Meet Brittany Benton, a DJ and producer as DJ Red-I as well as owner of Brittany’s Record Shop; an independent record store specializing in hip-hop, reggae and soul out of Cleveland, Ohio. Brittany and I connected through social media, and I love seeing all she is doing for her local vinyl / music community.
In her free time, like she mentions later, she is still all about music. From making music or studying sound design and synthesis to currently trying to improve her piano skills. “…My right hand technique has to improve if I wanna lay down killer melodies in real time.”
How did you get into your industry / What motivated you?
I’ve always been a music collector. I used to save up my lunch money to by tapes and my Mom would take me to Nikki’s Records back in the 90s. So I got my start digging for cassettes as a 7 year old. Since I’d see him every Friday, Nikki would start throwing in his extra promo copies which had remixed versions of songs. That’s what got me into learning more about samples and beat making. My grandmother’s sisters were the ones that got me into records. I wasn’t really interested in vinyl until my aunt tasked me with digitizing her vinyl collection when I was about 13. She bought a giant digital recorder but made me read the manual and figure it out. I sat in the basement all weekend burning her vinyl onto cds.
I was fascinated by the tech of vinyl. So simple but so good and a sound you could almost taste. I realized that I was in a real library but with music and never noticed it before. I think my aunt Joan knew exactly what she was doing. My Aunt Pat would always tell me about how great Santana solos sounded on wax. My Aunt Sandy put me on to the jazz supergroups like Weather Report, Return To Forever and the Crusaders. I always admired how meticulously she handled every record like the sacred archive that it was. When I went to her basement and entered the listening room, I felt like I was in the ancient Library of Alexandria or something.
As a dj, I caught the bug early because I was always connected to nightlife in some way. My mom bartended when I was younger so when I’d go to her job, I’d always check out what the dj was doing. I was too young to sit at the bar so she’d let me chill at a booth or a table while I sipped Shirley Temples. I felt so grown and sophisticated.
I was a kid looking at the dj like a mix between a orchestral conductor and witch doctor because he’d take everyday songs but by the way he was mixing and cutting records it was making all the grownups dance uncontrollably.
My dad and his family came here from Jamaica and opened the first Jamaican club in Cleveland called Dailey’s in the 80s. For years it was at the heart of the city’s reggae scene.
Wow that was long-winded, but I’m literally the legacy of a long line of music lovers and cultural keepers.
What is a day in the life like?
When I’m at the shop, I’m pricing and organizing records, burning incense and hanging art. Before the pandemic, I’d be djing at night most weekends. I teach Spanish 3 days a week for grades 1-8. On my off days I listen to records and work on music.
What has been your favorite / the coolest thing you’ve worked on?
An event called Beatfreak. It’s my beat makers monthly. Every Sunday at the shop, I invite producers from all over the city to showcase their sounds. It’s over 3 years strong and we’ve really built a community.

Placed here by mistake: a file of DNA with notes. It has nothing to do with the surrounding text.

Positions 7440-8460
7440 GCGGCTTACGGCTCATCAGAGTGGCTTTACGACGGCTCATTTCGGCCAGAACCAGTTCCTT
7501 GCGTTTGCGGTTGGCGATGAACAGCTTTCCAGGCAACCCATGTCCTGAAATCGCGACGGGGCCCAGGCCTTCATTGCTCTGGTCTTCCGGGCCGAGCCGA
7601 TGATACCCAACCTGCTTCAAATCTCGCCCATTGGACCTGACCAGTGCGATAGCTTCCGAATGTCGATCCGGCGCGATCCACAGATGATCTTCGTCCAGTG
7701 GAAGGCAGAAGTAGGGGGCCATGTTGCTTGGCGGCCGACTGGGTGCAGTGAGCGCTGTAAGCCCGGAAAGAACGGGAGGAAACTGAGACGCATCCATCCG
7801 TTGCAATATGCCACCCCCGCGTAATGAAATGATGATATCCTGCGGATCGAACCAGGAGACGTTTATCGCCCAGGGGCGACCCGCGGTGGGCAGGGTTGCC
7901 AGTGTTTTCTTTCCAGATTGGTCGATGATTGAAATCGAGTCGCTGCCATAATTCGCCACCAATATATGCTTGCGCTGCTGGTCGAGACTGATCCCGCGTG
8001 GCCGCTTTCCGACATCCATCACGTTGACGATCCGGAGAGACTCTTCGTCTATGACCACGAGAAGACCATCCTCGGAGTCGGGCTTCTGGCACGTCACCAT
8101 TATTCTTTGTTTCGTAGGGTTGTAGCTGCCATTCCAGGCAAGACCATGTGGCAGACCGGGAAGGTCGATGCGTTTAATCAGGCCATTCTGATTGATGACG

What has been / is the most difficult part of your job?
Trying to understand work-life balance even when your work is your life. I do what I love all day but wish there were at least 30 hours in a day so I can get more done.
What advice do you have for someone wanting to get into pursuing what you’re doing?
It’s about growing up, but not growing out of what made you love it in the first place.
I believe that God blesses all of us with a purpose to contribute to the world around us. Most of us remember having a childhood obsession that usually dominated our thoughts and daydreams. It’s our job to hone and channel that to our compass. They say, “do what you love and you’ll never work a day in your life”. It’s true because music has been for me from the beginning and it’s how I make a living today.
What types of things are happening in your industry / with vinyl that you’re excited or worried about? i.e. innovation, or trends you’re seeing.
I love that millennials and Gen Z have embraced the format. I feel like we are coming out of the era where people come in a say, “Yo! I can get Kendrick Lamar and Kaytranada on wax?” Our generation now expects to see our music on wax.
Plus I live that quality turntables are much more accessible. Audio-Technica’s AT-LP60 is such a great entry level piece, I usually tell new crate diggers to put that in their starter kit.
During this time we’re currently in, what message do you have for music and vinyl fans? How can we support you, the industry?
Support your local shops if you can. If they sell new vinyl and don’t have something you want, ask if they’ll special order it for you. Many will and it give them a chance to earn your business even if it’s something that they don’t usually sell.
Also, djs need to make more of an effort to put together some vinyl nights. If you have some great vinyl, play it! People respect the dj that can still rock tables and crates and vinyl nights punt away pesky song requesters that want a human jukebox instead of a curator. I dj with Serato most of the time due to the nature of the industry these days but I still play vinyl whenever I can. It’s important.
Finally, anything else people should know?
When digging: the bigger the afro, the longer the dreads or more ornate the braid work, the better the music. This works across genre, era or region.
Brittany’s Record Shop: @brittanysrecordshop
DJ Red-I: @djredibeats
Brittany’s Record Shop: @BrittanysRSCLE
DJ Red-I: @djredibeats
Brittany’s Record Shop: www.brittanysrecordshop.com
DJ Red-I: www.djred-i.com